Laqueur then briefly comments on Renaissance attitudes toward barrenness, mentioning Avicenna and Trotulla's texts concerning lack of female desire or an improper amount of heat as causing "no generation." He outlines the consequences of a woman's being too cold or too hot (10), and then moves on to further explanations of the "importance of mutual orgasm" (11). People were willing to go to great trouble to ensure simultaneous mutual orgasm, using foreplay and various drugs and treatments to bring about more heat in the vaginal area. Laqueur mentions the belief that orgasm was connected to the idea of being fruitful and multiplying, making pleasure a crucial element in "the immortality of the species and the continuity of society" (12).

He then turns his attention to anatomical concerns, discussing Renaissance depictions of male and female genitalia as still based on the Galenist inside-out model. Artists such as Leonardo and Vesalius made engravings emphasizing the "homologies between male and female organs of generation" (12). Laqueur then makes what is perhaps the most central point of his essay: "Bodies did not change, but the meanings of the relationship between their parts did" (12). He goes on to explore seventeenth-century attitudes toward genitalia, attitudes which remained largely unchanged from those of the Renaissance. An entire page is devoted to discussion of a case study involving a young woman who spontaneously changed into a young man; the sixteenth-century surgeon Ambroise Pare attributed this change to the heat generated in adolescence that "`chiefly aided by some violent movement, should be able to push out what was hidden within'" (13). Maclean discusses this case only briefly.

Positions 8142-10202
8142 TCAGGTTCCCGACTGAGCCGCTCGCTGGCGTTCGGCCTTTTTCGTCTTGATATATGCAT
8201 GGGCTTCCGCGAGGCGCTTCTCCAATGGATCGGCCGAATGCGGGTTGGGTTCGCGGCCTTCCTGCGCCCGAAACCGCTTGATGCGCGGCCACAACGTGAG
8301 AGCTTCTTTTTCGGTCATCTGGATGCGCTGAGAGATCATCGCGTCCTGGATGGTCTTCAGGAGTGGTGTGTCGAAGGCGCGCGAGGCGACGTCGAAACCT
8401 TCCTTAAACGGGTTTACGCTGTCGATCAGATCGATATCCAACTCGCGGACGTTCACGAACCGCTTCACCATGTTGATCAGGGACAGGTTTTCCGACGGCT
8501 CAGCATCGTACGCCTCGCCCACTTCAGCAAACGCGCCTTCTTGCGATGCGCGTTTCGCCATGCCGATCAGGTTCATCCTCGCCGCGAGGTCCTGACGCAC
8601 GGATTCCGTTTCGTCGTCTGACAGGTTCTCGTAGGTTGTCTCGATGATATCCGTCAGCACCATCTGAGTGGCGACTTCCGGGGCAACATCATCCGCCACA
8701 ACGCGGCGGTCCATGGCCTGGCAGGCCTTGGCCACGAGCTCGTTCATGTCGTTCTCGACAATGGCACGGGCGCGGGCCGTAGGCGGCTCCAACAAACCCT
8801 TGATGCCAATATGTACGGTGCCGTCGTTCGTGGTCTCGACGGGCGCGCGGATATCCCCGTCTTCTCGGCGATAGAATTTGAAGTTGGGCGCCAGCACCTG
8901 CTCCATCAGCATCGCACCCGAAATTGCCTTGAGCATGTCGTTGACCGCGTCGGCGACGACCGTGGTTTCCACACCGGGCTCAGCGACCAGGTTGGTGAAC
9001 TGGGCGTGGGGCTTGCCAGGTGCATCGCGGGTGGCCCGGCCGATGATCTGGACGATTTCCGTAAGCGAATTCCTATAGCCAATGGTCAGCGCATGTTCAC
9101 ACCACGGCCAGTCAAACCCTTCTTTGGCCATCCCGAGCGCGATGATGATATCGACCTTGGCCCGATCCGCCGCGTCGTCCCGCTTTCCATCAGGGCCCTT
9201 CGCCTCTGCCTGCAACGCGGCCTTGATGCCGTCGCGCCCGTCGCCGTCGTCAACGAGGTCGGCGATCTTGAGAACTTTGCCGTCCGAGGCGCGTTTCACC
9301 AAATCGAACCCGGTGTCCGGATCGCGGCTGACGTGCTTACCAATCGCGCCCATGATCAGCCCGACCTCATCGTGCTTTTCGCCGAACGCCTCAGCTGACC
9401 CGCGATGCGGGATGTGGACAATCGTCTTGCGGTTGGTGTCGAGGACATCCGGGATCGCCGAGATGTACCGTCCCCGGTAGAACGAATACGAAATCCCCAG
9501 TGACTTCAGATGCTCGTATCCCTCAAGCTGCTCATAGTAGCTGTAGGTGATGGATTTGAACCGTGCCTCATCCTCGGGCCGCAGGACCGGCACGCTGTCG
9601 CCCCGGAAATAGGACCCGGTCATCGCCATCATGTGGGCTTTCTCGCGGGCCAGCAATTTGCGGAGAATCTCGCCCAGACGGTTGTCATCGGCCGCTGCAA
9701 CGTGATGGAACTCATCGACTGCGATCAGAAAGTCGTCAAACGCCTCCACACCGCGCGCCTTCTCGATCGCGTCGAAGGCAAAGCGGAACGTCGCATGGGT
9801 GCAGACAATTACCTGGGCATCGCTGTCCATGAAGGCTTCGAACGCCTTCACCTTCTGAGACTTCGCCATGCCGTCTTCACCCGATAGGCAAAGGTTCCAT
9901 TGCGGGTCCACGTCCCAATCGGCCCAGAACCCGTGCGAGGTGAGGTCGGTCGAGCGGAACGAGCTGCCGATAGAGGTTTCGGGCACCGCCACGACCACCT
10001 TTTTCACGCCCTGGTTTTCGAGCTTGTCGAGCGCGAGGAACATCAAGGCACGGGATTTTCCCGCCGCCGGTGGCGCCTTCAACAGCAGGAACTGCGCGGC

Laqueur's argument, however, picks up characteristics of Maclean's description of the confusion resulting from attempts to reconcile old scholars' views with new discoveries, when Laqueur discusses the writings of Jean Sharp, a seventeenth-century midwife. Sharp's 1671 midwifery guide preserves the Galenic attitude that the vagina is a representation of the penis, but also presents her view that the clitoris is the female penis, thus containing two separate and possibly conflicting ideas in one work. Such conflicts were not at all uncommon; Laqueur attributes the willingness to accept them to "the systemic, genitally unfocused account of sex inherited by Renaissance writers from antiquity" (14). He stresses that perceptions of the body were often not very dependent on facts about the body (15), and that seventeenth-century writers were eager to cling to Galen's theory of homology, even in the face of the contradictory evidence that Laqueur outlines on page 16. He states, "...the topological inversions suggested by Galen are, and were known to be, manifestly implausible if taken literally," and presents the argument of the seventeenth-century physician Jacques Duval that Galen's "thought experiment" does not work. But it was not until the Enlightenment, argues Laqueur, that the "foundations of the old social order" were shaken enough to suggest that these common-sense refutations of Galen's view should be taken seriously.